Nevertheless, this summer's 45 buys have continued to be varied and some were missing pieces in the music of my life. There were a few 45s that I gave to my dad but since he doesn't play the stereo anymore I came over to reclaim some of them and unfortunately my dad didn't take very good care ot them. I could use a better version of the 7 minute White Knight from Cledus Maggard but the one I have will to do. So I basically supported the local record store and the pricey 45s over four dollars, to which I give a term called museum records. A term that was bestowed by an angry record collector that went to Wax Trax and couldn't bargain with the owner and then give him a one star middle finger anti review. Fact of the matter is that chalk it up to Supply And Demand, that if you want it bad enough you'll pay to get acquire it. Another term would be the Ebay Price Museum 45 to which the unpriced 45s, you take up to the owner, and the owner then takes a peek on EBAY and prices it accordingly. Which does piss me off as well. Back in the old days, a box of records tended to be a quarter a piece regardless. And finding something for a quarter or less is helluva lot more fun than paying 4 dollars for a Leapy Lee followup to Little Arrows. Another reason why last years' Davenport bargain hunt was much more fun, finding Bob Dylan and Buddy Holly for 10 cents. And thank our lucky stars that the salesman at the Salvation Army didn't have a computer to look up prices. Otherwise We'd be taking a second mortgage out on our car to pay for those.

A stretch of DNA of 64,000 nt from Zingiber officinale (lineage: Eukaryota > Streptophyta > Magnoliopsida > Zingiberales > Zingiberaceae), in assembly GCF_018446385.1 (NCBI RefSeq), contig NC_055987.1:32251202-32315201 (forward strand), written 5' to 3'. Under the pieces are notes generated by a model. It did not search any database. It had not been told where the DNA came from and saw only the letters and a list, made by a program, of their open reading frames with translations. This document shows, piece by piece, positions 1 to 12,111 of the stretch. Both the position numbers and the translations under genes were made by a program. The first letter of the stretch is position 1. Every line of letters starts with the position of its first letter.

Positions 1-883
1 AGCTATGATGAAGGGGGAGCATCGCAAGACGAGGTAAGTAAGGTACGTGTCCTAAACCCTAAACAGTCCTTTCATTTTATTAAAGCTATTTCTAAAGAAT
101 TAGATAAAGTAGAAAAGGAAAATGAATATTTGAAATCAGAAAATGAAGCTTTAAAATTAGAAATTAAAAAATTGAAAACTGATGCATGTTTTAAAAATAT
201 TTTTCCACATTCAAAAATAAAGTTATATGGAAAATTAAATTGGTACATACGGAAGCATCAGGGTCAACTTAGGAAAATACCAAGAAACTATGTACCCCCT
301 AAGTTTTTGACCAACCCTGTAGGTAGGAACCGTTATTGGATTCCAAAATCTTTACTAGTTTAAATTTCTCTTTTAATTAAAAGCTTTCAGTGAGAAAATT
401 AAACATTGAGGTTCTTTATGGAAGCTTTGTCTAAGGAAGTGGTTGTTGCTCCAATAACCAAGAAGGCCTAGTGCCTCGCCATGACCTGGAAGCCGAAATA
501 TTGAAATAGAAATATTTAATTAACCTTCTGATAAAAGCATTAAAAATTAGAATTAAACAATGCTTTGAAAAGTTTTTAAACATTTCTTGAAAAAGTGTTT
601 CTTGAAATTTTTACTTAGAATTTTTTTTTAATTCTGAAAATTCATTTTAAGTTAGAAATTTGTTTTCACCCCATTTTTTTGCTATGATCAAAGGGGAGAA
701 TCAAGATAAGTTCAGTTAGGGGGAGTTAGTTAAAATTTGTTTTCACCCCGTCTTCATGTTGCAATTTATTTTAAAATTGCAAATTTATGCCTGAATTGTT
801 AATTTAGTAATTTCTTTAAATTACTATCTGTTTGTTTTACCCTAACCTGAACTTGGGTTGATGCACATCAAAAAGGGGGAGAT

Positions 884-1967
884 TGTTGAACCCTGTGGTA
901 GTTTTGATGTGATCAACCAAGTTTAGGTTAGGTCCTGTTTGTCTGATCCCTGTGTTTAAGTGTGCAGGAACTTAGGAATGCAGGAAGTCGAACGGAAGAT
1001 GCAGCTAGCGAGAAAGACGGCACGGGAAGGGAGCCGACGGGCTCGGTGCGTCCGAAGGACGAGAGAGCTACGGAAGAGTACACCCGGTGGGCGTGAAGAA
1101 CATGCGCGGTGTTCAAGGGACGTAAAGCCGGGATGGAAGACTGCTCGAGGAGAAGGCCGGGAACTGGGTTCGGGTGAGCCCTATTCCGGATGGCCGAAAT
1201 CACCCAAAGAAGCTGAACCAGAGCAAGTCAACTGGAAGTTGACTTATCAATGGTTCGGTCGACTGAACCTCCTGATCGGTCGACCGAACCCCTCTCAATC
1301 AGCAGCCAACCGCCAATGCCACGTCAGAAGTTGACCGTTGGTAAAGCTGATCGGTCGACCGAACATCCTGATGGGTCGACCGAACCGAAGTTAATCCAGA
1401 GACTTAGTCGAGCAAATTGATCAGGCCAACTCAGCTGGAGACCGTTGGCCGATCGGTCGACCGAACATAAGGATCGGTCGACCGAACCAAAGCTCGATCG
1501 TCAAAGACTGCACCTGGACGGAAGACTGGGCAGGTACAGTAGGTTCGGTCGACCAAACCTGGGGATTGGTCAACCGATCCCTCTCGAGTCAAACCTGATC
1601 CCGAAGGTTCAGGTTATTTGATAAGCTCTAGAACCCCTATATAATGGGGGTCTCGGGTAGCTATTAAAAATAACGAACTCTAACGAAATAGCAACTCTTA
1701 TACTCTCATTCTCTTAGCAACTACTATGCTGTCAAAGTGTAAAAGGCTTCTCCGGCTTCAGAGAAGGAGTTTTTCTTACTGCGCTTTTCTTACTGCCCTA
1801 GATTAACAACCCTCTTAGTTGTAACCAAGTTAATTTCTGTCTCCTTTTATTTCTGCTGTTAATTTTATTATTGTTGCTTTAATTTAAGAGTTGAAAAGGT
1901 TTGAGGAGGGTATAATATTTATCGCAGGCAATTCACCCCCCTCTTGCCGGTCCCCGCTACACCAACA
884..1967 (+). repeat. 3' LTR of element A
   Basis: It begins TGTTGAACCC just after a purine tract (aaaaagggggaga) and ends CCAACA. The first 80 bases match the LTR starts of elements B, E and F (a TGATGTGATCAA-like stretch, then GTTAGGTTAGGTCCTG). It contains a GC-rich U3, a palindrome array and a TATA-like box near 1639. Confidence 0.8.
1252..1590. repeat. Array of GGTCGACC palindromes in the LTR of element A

Problem of today remains greed and Goodwill Industries in this part of the state tend to overdo it on 45s. To sort through a stack of scratched up, naked 45s for 88 cents is not cost effective. It's a shame that the Doors Running Blue had a few craters in the grooves, it would have been a reference copy at best and something to stick into the cannister of scratchy forty fives in the utility room downstairs. But if there's a copy of Judy Collins Turn Turn Turn in a sleeve and looks VG+ I would pay the 88 cents. So I picked that up alongside The Fireballs Bottle Of Wine (Atco 6491) 1977, which is one ahead of Don Hollinger's Till I Find You (Atco 6492) in the discography of Atco Records. It's a shame to see scratched up 45s that I can't use at the Marion Salvation Army stores either. But what can you do, I have donated scratched up 45s too or things I didn't need anymore. Thankfully somebody did pick them up, or perhaps they were too beat up so they got donated to the landfill.